Posts Tagged ‘CCG’

Premature Evaluation: Smite Tactics

Every Monday Brendan prays to the gods of early access for favour, power and a winning hand. This week, the collectible card game battler Smite Tactics [official site]

Being a fan of Duelyst’s card-based lunacy, I was more than happy to dip my toes into Smite Tactics at Pip’s suggestion. It’s a spin-off CCG from the makers of the same-named MOBA, using their collected gods and mythical figureheads to get you collecting cards instead of pushing mid. Sadly, it’s as skeletal as an argonaut’s worst nightmare, in dire need of some fleshing out.
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The dumbest multiplayer fight I’ve ever had

I like Duelyst [official site], which is a surprise. The world of collectible card games is a giant skip full of broken stepladders and dirty blankets, but every so often you find a perfectly serviceable coffee table. Duelyst is my coffee table. I’ve been playing for 60+ hours, bullying my way up the ranks with questionable tactics and ugly monsters. But yesterday, at the stroke of midnight, I fought the dumbest, most spectacular multiplayer match I have ever played, not just in Duelyst, but probably any game. My trouble is: how do I explain this to someone who doesn’t fight in this sleazy free-to-play arena of monsters and microscopic maths? How do I communicate to you just how intractibly stupid this game was? Let’s try using words.
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Duelyst gets big changes, boss battles and free cards

If Hearthstone is the Pokemon of today’s free-to-play card battling, Duelyst [official site] sometimes feels like the Digimon – lesser-known but still beloved and popular enough to get by. Also: objectively better in every way. Some big changes are coming in the next patch though, including the addition of AI-controlled bosses who will change every week and bleed rewards when you defeat them. That’s good. Meanwhile, the daily challenges – small one-turn problems that are Duelyst’s equivalent to chess puzzles – are being put on hold. That’s sad.

Let’s have a more detailed look at the changes, and what else is good or sad.
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Have You Played… Duelyst?

Have You Played? is an endless stream of game retrospectives. One a day, every day of the year, perhaps for all time.

I bounced off Hearthstone, and I couldn’t care less about Magic: The Gathering. If there was a Netrunner adaptation for the PC, I’d play that endlessly, but apart from that I tend to shy away from collectible card games. All that deck-stacking, all those tiny sums. It just feels dirty. So why do I love Duelyst so much?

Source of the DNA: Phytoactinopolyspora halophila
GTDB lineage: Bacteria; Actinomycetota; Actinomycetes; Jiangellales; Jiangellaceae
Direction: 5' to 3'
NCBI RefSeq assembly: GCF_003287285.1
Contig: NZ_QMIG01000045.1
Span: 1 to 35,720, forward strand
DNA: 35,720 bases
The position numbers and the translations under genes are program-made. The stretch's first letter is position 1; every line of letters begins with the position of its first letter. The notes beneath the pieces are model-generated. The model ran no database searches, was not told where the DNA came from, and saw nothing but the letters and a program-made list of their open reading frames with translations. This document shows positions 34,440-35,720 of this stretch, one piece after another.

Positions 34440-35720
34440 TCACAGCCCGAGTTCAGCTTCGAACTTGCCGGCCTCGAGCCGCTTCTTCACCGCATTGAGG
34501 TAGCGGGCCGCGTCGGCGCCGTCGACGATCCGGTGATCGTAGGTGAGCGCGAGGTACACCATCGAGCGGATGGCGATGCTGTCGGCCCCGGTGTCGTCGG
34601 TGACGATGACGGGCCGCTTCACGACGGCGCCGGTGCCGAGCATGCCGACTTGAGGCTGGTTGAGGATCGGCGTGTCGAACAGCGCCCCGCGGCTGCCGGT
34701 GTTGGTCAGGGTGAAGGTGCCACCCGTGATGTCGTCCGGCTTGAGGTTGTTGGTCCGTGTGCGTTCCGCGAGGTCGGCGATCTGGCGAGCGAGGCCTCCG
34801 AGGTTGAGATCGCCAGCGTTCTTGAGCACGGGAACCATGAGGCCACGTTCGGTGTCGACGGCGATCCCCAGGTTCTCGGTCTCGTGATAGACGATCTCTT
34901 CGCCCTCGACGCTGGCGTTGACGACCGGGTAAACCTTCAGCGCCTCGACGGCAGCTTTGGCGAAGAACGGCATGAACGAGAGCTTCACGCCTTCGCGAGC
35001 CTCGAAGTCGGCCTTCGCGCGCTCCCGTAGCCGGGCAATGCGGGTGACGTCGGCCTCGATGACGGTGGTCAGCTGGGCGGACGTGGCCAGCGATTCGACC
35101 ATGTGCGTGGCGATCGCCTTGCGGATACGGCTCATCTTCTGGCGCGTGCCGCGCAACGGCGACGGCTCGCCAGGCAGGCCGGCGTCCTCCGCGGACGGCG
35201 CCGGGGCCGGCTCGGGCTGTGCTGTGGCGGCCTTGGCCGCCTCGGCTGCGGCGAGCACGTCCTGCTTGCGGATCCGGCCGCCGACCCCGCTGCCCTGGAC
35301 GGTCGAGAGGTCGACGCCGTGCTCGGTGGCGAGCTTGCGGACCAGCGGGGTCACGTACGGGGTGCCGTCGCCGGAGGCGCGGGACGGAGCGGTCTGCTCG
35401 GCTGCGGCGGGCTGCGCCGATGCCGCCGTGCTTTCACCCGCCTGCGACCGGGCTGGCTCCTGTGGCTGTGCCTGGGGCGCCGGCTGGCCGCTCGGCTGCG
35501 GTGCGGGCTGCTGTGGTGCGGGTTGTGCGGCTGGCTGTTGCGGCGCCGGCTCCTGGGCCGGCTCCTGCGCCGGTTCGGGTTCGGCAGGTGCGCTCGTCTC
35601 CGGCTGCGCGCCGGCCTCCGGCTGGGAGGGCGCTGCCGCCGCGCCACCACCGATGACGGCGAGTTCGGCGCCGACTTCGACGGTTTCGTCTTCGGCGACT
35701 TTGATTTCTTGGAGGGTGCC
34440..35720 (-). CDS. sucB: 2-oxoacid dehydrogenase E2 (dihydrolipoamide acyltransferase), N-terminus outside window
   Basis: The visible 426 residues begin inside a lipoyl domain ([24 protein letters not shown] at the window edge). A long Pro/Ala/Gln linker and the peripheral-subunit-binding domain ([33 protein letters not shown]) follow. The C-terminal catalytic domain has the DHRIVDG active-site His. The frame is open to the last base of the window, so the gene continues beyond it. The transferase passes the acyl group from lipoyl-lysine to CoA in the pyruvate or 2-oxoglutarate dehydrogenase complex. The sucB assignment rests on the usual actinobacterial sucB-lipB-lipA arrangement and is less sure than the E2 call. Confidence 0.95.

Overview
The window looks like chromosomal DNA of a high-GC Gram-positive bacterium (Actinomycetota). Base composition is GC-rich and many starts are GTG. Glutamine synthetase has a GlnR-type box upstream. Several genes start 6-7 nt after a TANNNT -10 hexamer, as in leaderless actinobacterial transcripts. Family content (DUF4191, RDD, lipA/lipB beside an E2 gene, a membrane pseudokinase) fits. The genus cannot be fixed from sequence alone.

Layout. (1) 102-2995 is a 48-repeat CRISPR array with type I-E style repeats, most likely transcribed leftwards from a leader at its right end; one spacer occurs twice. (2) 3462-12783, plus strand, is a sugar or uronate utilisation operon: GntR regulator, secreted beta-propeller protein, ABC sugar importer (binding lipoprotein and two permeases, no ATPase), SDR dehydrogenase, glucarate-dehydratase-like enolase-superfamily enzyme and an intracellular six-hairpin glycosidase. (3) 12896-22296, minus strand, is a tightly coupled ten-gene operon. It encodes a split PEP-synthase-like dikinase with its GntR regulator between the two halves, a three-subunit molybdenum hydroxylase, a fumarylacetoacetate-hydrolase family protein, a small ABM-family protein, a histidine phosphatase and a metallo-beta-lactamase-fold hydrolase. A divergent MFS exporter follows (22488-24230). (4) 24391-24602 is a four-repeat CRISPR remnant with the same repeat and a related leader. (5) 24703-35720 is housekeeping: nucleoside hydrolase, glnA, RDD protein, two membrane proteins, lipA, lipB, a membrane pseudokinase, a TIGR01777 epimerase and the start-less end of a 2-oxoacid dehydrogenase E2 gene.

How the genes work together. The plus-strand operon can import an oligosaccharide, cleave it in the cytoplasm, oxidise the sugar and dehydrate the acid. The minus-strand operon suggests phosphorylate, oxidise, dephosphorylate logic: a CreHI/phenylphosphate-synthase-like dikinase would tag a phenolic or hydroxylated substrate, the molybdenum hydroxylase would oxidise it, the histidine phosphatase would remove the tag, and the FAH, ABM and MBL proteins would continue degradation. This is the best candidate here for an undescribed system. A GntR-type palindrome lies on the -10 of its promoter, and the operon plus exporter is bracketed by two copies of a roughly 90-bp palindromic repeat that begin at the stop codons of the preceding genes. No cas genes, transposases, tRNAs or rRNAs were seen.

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Faeria’s Core Set Removed “For The Greater Good”

The developers of fantasy card game Faeria [official site] are cutting a major pack of cards from the game’s shop. Until now the game had offered a Core Set with 256 cards for $50. But developers Abrakam are ripping that out for “the greater good”, saying that it gave too much power to those willing or able to pump the money into their card collections, while others were grinding to earn the same cards in random drops. They explain everything in a candid blog post where they admit that the community is likely to be split over the changes.

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Impressions: Duelyst

If this year’s E3 was anything to go by, 2015 may well prove to be the year of the collectible card game. All the big names seemed to have one, but none of them seemed to be able to tell you why theirs was the one you should play. For me, these johnny-come-latelys may have already been rather handily upstaged: none seemed to advertise anything like the ingenuity of the free-to-play Duelyst [official site], with its whip-smart mixture of card play and turnbased tactics, whereby you summon fantastical units to a gridded arena and duke it out until one general falls.

It’s in closed alpha at the moment, and I’ve been really enjoying it – though I feel I’ve barely scratched the surface of the strategies that are possible. Luckily, I’ve been able to pick the ample brains of Counterplay Games’ Keith Lee about Duelyst’s six factions, their varied tactics and the long-term ambitions to use the aggregated wins and losses of players to inform an ongoing epic narrative.

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The Witcher 3’s Gwent Comes To Tabletop Simulator

One of the best things about The Witcher 3 is its awareness that fetch quests are absolutely silly. The other fantastic thing is Gwent. I like Gwent. A lot. In case you don’t know what it is, it’s this in-game collectible card game that has two players take control of different armies and duke it out to see who is the better general-leader-hypothetical-head-of-army. While not the deepest mini-game I’ve encountered, it’s certainly fun and has, to date, consumed a worrying amount of my time in the Witcher 3. And now it is available as a mod for Tabletop Simulator [official site], which is similarly awesome.

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